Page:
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Christian and Socially-Conscious…One Woman's Expression

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Those Lyrics

I ended my relationship with him because his music of preference degraded, devalued, and denounced women.  How did we get to this place?  When did I become his enemy?  Surely, he did not think of me as a friend!

“Oh, the lyrics are not about you,” he would say.

Ughhhhhh, my frustration rose with every point he missed.  Of course the lyrics are not about me specifically, but its collective implication is placed squarely upon my shoulders.  The weight is heavy.  The conversation is lacking.  Maybe if I were not a professional woman, I would not notice?  Maybe if my life did not require me to be in situations where I am the only one, I would not be bothered?  How have we gravitated from R-E-S-P-E-C-T to O-P-P?  Perplexed and tired, I ended the relationship.

If you are wondering, yes we are still friends—the one, he says, “that got away “.  What an interesting choice of words when considering the bondage his ideology would have placed me under.  Walking away, I was left wondering if he would ever know A Woman’s Worth.  I can only hope so, but I still don’t know.

peace

Unless empathetic, people only seem to understand “a thing” if it has a direct impact on them.  Have we become so desensitized that we only have empathy when catastrophes occur?  Don’t we know that by the time we see the physical manifestations of inequity, inequalities have already run rampant?  Many seem to think that if they do not have a dog in the fight, then the fight is simply theater.  “Get over it”, they say.  “It’s not that serious”, they insist while attempting to bully via shame.  “You are too sensitive”, they sing.  Their perspective, however, does not change your reality nor how such attitudes affect your life.

“Oh, the lyrics are not about you” become about me when I show up to defend someone in court and have to check a dude who calls me honey.  They become about me when I am in a meeting and the males are addressed by their respective titles and I am by my first name only.  They become about me when the salary being offered to me is less or when I am overlooked for a promotion, not because of my work product, but because of this rule that a man—and many times a white male—is simply worth more.  How could he not be worth more, right?  People like to do business with people like them and most big business deals are done between men—white, wealthy men.  Now, you know like I do that most people are not white and wealthy and male.  Yet, the oppression amongst those of us who are not continues to pit ally against ally.

Women Sitting Across From Each Other

Although at times slow to make mainstream rotation, songs empowering women are being written and played.  Their vehicle is not limited to the radio, but more readily seen in life.  So, what songs do you turn up…or turn off?  Are the lyrics being sung about you?  The big picture, most miss.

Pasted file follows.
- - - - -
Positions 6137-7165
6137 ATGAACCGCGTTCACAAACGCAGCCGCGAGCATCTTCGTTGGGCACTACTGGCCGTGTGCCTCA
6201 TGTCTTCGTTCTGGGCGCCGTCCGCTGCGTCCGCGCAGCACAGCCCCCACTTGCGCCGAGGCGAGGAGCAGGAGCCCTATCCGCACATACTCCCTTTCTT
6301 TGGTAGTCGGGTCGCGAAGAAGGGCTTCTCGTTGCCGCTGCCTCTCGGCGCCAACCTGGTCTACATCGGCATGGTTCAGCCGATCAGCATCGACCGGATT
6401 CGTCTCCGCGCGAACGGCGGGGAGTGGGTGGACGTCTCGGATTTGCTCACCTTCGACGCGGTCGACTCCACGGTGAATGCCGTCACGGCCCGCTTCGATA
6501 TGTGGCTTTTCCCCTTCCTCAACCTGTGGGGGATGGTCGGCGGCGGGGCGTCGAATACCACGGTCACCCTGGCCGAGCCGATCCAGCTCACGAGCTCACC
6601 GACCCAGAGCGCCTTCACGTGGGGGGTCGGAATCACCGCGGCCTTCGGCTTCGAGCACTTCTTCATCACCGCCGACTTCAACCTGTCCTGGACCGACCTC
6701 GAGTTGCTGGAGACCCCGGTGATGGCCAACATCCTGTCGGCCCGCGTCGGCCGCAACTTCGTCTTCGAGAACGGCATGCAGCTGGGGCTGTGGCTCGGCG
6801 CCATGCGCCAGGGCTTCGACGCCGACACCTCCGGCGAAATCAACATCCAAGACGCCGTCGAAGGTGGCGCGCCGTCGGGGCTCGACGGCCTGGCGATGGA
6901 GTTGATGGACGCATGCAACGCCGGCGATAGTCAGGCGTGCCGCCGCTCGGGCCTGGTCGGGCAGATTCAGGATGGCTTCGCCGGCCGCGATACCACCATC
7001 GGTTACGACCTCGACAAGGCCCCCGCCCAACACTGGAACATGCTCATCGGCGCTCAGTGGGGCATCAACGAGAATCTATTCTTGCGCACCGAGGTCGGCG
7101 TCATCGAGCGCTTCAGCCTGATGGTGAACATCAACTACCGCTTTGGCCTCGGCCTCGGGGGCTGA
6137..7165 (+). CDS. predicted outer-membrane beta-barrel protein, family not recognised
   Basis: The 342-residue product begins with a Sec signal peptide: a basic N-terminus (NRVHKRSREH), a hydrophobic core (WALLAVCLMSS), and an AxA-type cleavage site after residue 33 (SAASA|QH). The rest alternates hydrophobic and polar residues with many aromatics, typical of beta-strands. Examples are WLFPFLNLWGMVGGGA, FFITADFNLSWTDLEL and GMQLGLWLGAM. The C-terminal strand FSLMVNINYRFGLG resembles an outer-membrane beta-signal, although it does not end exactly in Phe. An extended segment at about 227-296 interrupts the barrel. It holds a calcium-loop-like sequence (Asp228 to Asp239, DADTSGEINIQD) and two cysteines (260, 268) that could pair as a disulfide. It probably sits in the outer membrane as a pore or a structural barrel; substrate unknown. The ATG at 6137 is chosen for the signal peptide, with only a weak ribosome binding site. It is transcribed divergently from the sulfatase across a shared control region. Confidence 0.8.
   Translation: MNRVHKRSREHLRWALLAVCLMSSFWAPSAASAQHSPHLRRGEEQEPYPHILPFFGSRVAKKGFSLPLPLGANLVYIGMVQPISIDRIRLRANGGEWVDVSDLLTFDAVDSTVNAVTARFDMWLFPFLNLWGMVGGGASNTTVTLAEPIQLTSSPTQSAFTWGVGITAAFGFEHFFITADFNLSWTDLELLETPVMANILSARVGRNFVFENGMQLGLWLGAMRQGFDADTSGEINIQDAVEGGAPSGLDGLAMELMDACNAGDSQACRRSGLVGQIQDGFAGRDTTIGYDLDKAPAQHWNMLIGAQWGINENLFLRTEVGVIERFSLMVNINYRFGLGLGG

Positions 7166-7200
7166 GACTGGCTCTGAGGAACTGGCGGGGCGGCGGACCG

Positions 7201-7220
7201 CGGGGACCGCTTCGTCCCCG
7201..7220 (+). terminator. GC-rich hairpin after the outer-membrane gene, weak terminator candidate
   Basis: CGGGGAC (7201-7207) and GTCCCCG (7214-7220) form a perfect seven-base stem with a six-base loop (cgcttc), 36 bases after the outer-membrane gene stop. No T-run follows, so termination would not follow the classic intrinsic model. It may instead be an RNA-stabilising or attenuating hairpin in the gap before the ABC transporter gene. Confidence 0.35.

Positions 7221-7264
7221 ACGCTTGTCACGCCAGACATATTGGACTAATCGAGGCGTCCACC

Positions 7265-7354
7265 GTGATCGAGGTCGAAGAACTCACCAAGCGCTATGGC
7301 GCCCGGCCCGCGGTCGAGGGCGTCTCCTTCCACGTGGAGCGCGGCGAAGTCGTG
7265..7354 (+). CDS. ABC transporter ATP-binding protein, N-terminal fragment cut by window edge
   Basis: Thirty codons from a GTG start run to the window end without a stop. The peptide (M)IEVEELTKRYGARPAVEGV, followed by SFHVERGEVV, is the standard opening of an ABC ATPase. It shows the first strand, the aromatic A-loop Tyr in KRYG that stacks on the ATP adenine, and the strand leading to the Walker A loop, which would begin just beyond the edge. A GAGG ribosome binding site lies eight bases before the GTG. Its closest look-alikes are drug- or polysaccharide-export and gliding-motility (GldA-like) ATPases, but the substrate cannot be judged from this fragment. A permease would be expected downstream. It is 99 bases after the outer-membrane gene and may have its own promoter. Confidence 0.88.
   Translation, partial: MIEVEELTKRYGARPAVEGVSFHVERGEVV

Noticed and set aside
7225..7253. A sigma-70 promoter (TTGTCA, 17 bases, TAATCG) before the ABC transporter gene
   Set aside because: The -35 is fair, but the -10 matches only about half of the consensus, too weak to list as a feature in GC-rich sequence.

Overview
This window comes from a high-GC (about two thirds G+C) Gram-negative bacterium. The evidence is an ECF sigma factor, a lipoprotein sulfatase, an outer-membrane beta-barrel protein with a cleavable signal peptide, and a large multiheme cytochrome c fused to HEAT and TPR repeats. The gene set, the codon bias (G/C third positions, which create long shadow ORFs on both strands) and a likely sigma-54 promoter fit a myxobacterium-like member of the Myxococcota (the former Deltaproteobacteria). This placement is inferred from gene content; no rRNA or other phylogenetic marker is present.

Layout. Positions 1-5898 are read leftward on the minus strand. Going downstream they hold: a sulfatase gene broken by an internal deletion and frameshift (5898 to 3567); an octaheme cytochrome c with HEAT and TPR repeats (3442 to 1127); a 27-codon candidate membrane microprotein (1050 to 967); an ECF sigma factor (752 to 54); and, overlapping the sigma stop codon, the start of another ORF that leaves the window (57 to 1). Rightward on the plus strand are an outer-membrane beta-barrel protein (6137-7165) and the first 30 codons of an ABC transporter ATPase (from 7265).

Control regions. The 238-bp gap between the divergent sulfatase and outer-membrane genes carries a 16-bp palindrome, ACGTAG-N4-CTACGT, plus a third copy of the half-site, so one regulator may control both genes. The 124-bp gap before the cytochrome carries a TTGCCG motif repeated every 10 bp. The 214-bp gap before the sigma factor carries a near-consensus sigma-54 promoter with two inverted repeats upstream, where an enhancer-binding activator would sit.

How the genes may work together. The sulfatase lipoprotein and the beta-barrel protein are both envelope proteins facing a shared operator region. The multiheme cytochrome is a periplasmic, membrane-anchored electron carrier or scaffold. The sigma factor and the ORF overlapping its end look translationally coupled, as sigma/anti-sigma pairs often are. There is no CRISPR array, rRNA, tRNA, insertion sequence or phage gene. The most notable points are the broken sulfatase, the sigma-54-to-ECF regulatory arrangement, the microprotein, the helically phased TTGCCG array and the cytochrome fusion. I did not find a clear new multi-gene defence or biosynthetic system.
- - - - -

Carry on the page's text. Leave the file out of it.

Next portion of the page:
Life Can Turn On A Dime

You know, I am very thankful that when I was in my first professional environment after law school I was surrounded by colleagues who invested in me doing things the right way, and not in doing things for the sole purpose of making them appear right. Truth is, people are especially vulnerable when young, when entering into a profession, when starting a new job, etch.. Unfortunately, there are not enough, if any, collegiate assignments on best practices on “how to best question authority in workplace environments”. Identifying unethical situations is one thing, but what to DO when you are actually faced with them requires (uncomfortable) action. That whistleblowing mention you may get as a part of your employee orientation is simply not enough, especially if you are new, young, and/or trying to establish yourself. How could it be enough? …Two or three sentences then flip the page…Are we assuming that it does not happen (here)?

Realistically, the model many often see is that of “going along to get along”.  As a result, that is the one they most likely publicly follow. Let’s face it, challenging authority or going against the grain leads to labels such as “anti-social”, “troublemaker”, “hard to work with”, etch.. Who wants that, especially when you are new, young, and/or trying to establish yourself?

Oftentimes, people think of politics when they think of corrupt industries. Judas may come to mind, depending on the audience. Rarely do people think about the (“small”, yet numerous) seeds of corruption that are planted which desensitize a nation to cultivate putting profit before people. It’s hard to get over that “we’ve always done it like that” wall. Rarely do people think about the lack of adequate mentors and influential encouragers who, if present, would guide and push you to reach your full potential while supporting you to do the right thing EVEN WHEN it is not popular. So, what happens? People leave jobs they love. People become less available. People complain behind closed doors while a new generation enters the workforce, again unprepared to face these unspoken cycles.

I don’t know if Shani Robinson’s story is true, but I can certainly see how it could be. She was in Essence magazine a few years ago sharing her love story with her now-husband. At that time she was a 27-year old youth counselor, but before that she was a 24-year old teacher in Atlanta. Today she is a convicted felon, but before now she was a product of Teach for America, the national recruitment program that seeks to attract college graduates to the classroom.  See:  http://rollingout.com/news/details-on-convicted-atlanta-public-schools-teacher-whos-pregnant-still-faces-jail-time/

Be wise in your associations.  Be clear about your goals.  Be ready to stand by yourself.  …And know that life can turn on a dime………literally.

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